Like when I developed a simplified way of drawing a muscular back, it gave me the inspiration for The Ex-Terminator, a robot paid to hunt down and kill ex-boyfriends and girlfriends. He had quite a cool intro too - crashed into a granny on a moped and said "Stop! ... I need your boots... your clothes... and your motorcycle". A robotified killer with granny clothes, a tartan skirt and a moped! Classic!

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Old 04-22-2008, 06:41 PM   #12
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Haha yeah, I am actually focusing on not focusing lol. I tend to practice one thing and then it wont fit the rest just like you said. I always drew the shoulders up so the rest of the body (when I try to draw the res) looks like crap. But maybe once I get a little more comfortable I will start on a screw around comic just to see what I may encounter.
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Old 04-22-2008, 06:45 PM   #13
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Take a figure drawing class at your local community college.
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Old 04-22-2008, 07:10 PM   #14
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I was actually thinking about taking some classes I am just not sure If I will have the time.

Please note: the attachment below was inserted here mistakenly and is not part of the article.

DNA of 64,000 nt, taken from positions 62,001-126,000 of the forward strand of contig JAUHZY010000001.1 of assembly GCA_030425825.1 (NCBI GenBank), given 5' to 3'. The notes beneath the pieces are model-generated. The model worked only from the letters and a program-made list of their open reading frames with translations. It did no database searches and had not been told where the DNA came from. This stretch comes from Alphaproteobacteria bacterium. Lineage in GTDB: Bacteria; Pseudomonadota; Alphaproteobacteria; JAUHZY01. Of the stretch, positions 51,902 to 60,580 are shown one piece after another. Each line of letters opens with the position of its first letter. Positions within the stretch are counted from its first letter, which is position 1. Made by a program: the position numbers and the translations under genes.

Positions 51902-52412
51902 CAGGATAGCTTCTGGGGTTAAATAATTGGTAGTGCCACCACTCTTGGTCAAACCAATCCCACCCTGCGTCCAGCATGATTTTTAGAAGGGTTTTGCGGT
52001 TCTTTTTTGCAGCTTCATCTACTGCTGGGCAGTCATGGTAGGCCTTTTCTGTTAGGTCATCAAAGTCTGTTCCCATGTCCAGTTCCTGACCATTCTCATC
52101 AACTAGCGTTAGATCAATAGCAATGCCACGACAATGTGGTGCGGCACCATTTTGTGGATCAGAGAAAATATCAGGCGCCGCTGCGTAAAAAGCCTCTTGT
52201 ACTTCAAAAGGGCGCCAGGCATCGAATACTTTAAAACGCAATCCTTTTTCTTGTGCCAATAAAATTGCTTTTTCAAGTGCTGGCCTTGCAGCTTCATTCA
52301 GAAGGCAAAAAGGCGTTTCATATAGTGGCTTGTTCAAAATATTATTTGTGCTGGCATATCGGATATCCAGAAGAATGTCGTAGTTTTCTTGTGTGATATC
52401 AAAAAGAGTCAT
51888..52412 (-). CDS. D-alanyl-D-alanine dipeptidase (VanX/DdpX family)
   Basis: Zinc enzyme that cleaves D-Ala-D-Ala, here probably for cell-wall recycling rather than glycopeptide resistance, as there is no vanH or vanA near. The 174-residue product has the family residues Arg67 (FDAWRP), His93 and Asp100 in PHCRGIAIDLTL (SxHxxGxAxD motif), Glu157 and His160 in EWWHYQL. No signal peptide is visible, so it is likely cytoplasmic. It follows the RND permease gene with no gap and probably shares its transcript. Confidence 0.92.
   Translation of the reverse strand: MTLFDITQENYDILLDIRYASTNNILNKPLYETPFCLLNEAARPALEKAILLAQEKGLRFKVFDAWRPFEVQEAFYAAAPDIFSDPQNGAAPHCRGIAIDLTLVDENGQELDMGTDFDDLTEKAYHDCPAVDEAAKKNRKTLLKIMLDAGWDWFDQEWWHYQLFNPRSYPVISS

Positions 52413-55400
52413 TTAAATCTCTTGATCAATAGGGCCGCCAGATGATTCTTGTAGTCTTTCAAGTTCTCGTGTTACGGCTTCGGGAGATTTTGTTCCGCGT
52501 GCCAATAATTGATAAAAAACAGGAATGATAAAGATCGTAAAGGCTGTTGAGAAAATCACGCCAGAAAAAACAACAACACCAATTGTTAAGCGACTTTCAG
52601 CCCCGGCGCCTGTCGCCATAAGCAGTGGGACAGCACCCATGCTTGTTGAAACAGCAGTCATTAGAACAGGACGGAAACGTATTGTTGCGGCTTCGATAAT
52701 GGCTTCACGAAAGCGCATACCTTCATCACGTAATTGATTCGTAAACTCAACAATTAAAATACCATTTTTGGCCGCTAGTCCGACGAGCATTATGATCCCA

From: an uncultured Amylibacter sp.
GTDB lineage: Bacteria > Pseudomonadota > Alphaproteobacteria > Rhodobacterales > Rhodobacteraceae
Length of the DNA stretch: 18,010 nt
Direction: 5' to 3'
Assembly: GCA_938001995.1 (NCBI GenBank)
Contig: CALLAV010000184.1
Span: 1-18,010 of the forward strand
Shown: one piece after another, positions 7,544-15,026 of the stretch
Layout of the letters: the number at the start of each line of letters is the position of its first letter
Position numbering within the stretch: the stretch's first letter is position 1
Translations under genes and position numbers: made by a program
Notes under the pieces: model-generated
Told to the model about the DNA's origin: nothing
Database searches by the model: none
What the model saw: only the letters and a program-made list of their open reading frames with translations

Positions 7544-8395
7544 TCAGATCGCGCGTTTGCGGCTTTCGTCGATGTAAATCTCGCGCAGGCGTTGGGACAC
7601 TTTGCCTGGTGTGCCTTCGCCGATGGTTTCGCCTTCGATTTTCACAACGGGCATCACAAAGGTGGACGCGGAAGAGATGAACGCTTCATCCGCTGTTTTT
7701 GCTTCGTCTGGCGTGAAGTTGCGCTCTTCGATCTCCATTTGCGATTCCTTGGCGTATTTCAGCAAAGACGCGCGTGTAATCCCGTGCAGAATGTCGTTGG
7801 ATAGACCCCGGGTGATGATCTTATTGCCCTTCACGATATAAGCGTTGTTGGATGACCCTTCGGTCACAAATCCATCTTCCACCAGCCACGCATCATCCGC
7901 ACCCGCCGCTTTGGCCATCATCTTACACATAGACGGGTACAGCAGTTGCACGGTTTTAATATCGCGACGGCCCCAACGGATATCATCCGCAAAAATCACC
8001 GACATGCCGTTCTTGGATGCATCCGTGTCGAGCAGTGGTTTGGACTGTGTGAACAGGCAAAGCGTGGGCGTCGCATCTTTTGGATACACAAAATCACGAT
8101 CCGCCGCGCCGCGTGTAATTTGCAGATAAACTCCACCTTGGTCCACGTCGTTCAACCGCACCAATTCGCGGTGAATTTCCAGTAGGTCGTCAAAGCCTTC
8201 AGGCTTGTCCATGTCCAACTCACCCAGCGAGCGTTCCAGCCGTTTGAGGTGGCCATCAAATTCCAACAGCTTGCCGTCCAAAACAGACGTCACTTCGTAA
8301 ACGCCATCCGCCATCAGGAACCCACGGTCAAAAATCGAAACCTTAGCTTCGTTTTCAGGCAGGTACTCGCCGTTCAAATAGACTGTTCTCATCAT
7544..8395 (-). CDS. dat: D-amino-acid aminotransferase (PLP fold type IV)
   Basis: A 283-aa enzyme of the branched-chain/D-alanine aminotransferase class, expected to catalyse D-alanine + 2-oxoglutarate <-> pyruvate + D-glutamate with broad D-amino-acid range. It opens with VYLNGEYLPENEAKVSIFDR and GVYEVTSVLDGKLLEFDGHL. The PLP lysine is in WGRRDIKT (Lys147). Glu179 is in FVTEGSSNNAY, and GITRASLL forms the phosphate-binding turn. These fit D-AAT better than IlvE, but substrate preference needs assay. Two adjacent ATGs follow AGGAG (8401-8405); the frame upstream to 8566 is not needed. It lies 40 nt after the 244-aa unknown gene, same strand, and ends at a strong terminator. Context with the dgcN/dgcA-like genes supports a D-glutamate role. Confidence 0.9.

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Old 04-23-2008, 06:13 AM   #15
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the best thing to do is to study art books like burne hogarth absorb all the relevant details and practice it every so often or when you feel like it. Make sure to use rivenphoenix's vids for measurements to tighten up drawing.

Incidently i've never ever attended art classes when i had the choice to choose it as a subject in my high school.
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Old 04-23-2008, 07:49 AM   #16
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Yeah, I never took art back in highschool becasue first of all 80% of high school art teachers dont know art for crap, and secondly they want you to do it their way to make them feel like they know art. I wanted the freedom to explore and do what I wanted to do becasue well you know, thast art. But thanks, I have already got one of Hogarth's books and I have already got started with my practicing, I just hope I can stick to it lol.